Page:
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November 13, 2008

C.W. Gortner: The Endless Dance

Posted by carol
Today's guest blogger is C.W. Gortner, author of the historical novels The Secret Lion and The Last Queen. Here he talks about the insights he's gained from talking to reading group members about The Last Queen, in which he imagines the life of Juana of Castile, the last queen of Spanish blood to inherit her country's throne. Click here to visit C.W.'s blog about historical fiction, including author interviews, and the writing life.

It is true that much of what we write comes from an autobiographical fount. Even though I strive to remove myself as much as possible from my characters so that they can breathe and live for readers as individuals, fragments of who I am inform my characters as much as fragments of who the reader is informs the experience of meeting those characters.

It is an endlessly entwined dance between writer and reader, one that depends on the other's candor; this is why book groups teach me more about why I write than anything else. It never ceases to amaze me how insightful reader groups can be. Every time I do an author chat over the phone or visit a group in person, I'm always delighted to discover how much readers find in my work, sometimes more than even I supposed.

In my novel The Last Queen, several themes exist but the most important one was something I didn't see until I was meeting with a book group. We'd been discussing my central character's struggle to win her throne upon her return to Spain and one of the group members said, "I think Juana [the lead character] struggles with this feeling of estrangement her entire life. Like the Moors who were vanquished, she fights to retain her rightful place in a country she loves but where she has become a stranger." Another group member nodded and added, "I know how she feels. I was born in Canada and raised here, and sometimes I feel as though I don't know where I belong." As other group members nodded in agreement, she looked at me. "Did you empathize with Juana because you've also felt this?"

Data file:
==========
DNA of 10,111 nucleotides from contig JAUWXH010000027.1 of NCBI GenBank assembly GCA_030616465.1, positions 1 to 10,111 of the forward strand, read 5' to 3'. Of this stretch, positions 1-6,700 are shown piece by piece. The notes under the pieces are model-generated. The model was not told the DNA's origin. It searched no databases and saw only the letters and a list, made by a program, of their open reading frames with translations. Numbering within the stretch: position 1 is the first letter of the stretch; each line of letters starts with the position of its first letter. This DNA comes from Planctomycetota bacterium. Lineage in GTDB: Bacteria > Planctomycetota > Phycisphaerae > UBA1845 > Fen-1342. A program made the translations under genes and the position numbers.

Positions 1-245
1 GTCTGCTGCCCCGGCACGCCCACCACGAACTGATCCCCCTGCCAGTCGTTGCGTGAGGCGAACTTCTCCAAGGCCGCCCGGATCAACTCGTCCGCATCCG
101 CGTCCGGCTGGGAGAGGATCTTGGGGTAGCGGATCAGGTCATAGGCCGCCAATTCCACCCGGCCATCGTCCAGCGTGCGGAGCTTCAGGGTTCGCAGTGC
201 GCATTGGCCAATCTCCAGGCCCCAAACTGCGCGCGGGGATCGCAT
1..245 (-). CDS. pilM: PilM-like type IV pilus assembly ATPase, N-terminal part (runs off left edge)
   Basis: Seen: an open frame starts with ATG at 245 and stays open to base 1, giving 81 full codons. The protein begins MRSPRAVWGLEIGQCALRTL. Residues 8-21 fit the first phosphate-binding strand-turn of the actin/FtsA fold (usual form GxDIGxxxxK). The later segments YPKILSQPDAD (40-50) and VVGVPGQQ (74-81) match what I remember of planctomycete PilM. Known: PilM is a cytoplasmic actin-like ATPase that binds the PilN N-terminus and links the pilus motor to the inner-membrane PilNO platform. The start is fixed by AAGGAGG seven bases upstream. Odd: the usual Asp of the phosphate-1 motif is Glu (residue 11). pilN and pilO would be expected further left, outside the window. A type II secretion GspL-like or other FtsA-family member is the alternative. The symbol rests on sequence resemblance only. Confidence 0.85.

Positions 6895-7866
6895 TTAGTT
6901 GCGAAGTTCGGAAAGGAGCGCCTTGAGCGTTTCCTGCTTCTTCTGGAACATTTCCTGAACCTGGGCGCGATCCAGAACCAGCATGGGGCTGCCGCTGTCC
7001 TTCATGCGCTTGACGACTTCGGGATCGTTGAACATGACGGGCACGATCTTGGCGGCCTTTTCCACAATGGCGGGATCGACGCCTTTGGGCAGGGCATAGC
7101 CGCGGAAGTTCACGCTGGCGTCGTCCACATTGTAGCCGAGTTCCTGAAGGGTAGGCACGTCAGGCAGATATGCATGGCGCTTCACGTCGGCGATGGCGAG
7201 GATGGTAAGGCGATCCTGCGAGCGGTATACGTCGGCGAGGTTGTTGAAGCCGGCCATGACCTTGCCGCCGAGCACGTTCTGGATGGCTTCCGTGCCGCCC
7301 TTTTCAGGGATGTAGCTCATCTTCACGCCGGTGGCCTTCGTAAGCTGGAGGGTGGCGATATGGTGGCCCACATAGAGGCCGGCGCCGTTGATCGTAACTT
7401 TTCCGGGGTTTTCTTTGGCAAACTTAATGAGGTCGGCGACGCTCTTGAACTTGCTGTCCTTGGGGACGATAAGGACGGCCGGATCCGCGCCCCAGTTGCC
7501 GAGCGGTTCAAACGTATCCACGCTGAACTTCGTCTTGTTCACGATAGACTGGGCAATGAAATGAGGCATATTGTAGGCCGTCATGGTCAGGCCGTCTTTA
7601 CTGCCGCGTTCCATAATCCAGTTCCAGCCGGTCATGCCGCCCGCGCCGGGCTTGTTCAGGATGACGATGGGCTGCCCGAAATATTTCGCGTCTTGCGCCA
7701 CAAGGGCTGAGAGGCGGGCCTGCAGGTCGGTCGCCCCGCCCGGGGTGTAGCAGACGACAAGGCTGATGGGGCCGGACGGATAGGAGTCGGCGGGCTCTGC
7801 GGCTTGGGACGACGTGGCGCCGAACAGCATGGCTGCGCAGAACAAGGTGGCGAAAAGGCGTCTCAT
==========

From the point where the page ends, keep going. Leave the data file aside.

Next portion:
Her question gave me pause. I'd never considered it before; yet as I mentally gazed back over the years I'd spent researching and writing, I realized that of course my own sense of estrangement permeated the book. How could it not? Like Juana, I was raised in Spain but I left in my early teens and when I returned after years of absence, so much had changed it felt like a different world. Somehow, I had found within the story of a 16th century queen a means to come to terms with my own yearning for a place I had left behind; I had, through writing, found common ground with my protagonist.

And my readers had found common ground with her, as well, seeing parts of themselves in Juana's quest. Moments like these are invaluable to a writer; and are why I'm always so eager to meet book groups and hear their varied impressions of my work. What I take away from these groups strengthens my writing and illuminates my character's souls in ways I'd never know otherwise.

It is a dance I want never to end.

---C.W. Gortner